The Royal College of Ophthalmologists has issued advice and guidance for ophthalmologists regarding COVID-19.
The full guidance can be read here: https://www.rcophth.ac.uk/wp-content/uploads/2020/03/Coronavirus-RCOphth-update-March-19th.pdf
The guidance encourages ophthalmology clinical leads and consultants to:
- Work with managers on emergency response planning including identifying which patients to defer, which to offer remote consultation and which to continue seeing–refer to RCOphth escalation policy document for guidance
- Support staff and help to identify how to maintain services including different deployment of staff, rotation and cover of gaps, and use of equipment and space
- Work with admin and non-medical staff to communication with patients and reassure that those who need to come will be protected as much as possible from COVID infection risks and those who are asked not to come now will be protected as much as possible from harm to eye condition and sight.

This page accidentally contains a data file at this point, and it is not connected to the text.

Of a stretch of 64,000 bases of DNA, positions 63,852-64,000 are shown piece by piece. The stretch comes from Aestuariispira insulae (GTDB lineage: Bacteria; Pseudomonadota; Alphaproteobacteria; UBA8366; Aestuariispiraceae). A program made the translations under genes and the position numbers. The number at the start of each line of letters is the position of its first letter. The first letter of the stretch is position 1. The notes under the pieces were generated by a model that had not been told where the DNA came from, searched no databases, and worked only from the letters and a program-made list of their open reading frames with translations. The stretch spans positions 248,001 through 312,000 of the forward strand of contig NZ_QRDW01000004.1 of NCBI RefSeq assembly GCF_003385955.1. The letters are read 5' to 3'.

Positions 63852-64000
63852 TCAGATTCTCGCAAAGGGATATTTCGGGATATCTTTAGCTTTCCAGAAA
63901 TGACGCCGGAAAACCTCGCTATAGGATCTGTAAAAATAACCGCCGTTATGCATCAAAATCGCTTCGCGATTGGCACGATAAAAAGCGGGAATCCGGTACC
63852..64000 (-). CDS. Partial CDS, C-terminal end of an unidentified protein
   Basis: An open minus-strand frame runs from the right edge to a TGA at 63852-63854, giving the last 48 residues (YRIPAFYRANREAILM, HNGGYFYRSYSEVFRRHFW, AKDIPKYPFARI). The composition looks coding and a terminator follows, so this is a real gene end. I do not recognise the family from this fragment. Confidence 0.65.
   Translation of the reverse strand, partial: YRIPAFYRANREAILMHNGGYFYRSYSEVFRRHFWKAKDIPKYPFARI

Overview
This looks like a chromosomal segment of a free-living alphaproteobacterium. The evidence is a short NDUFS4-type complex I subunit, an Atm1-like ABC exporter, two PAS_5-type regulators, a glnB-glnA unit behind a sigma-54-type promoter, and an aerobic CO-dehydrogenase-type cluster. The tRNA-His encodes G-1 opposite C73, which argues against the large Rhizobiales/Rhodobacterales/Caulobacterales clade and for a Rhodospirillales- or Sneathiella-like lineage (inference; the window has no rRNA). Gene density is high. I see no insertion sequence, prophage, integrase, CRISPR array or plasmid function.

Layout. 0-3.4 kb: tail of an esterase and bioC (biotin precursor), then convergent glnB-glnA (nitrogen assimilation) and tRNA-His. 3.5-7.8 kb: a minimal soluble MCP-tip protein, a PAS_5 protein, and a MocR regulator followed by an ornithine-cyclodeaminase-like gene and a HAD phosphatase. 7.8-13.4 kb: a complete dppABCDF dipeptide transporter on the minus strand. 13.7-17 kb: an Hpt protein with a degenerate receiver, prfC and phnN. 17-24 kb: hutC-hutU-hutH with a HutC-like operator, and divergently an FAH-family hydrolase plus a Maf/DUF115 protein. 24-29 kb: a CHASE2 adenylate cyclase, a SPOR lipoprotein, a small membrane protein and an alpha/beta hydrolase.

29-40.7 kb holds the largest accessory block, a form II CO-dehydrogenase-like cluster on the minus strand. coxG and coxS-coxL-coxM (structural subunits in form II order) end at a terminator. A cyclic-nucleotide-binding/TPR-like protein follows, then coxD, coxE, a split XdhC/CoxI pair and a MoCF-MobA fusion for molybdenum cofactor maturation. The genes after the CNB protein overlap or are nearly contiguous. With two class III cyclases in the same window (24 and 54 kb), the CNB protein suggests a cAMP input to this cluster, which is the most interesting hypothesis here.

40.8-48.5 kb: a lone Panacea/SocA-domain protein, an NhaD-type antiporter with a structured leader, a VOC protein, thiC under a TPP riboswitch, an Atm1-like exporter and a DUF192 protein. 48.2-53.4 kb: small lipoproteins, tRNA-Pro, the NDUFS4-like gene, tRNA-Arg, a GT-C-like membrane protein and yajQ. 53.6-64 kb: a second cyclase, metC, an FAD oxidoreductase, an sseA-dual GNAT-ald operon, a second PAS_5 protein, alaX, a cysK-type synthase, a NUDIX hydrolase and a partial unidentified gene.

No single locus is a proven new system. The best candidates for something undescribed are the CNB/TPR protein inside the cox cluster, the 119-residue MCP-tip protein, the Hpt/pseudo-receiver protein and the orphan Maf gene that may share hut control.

- Show leadership and maintain calm.
Regarding patients who must attend their appointments, the College recommends the following to reduce exposure:
- Minimise on site waiting time / patient journey time.
- Minimise close packed waiting areas.
- Reduce staff-patient contact time.
- Use treatment changes that can reduce the frequency of required attendances for the next few months, e.g. changes in intravitreal treatment regime or longer-acting drug.
- Limit the number of accompanying adults with the patient.
- Establish as much of the medical and ophthalmic history, or investigation results, as possible before calling the patient into the room.
- Keep more than one meter away from patients except where clinical examination requires it.
- When testing visual acuity, start from the lowest achievable line to speed things up.
- Keep the examination brief and pertinent to the decision making required.
- Avoid re-examination of patients who have already been assessed.
- Avoid a special test (visualfield, OCT, ultrasound) unless absolutely critical to decision making.
- Minimise lengthy procedures at the slit lamp.
- Use other investigations if they can provide the required clinical information and reduce the time of close contact, e.g. at slit lamp or gonioscopy e.g. van herick, ret cam, optos, OCT, anterior segment cameras, ultrasound.
- Where appropriate use an indirect ophthalmoscopy in preference to slit lamp examination or laser delivery.
- Restrict general anaesthesia to cases where there is no other option.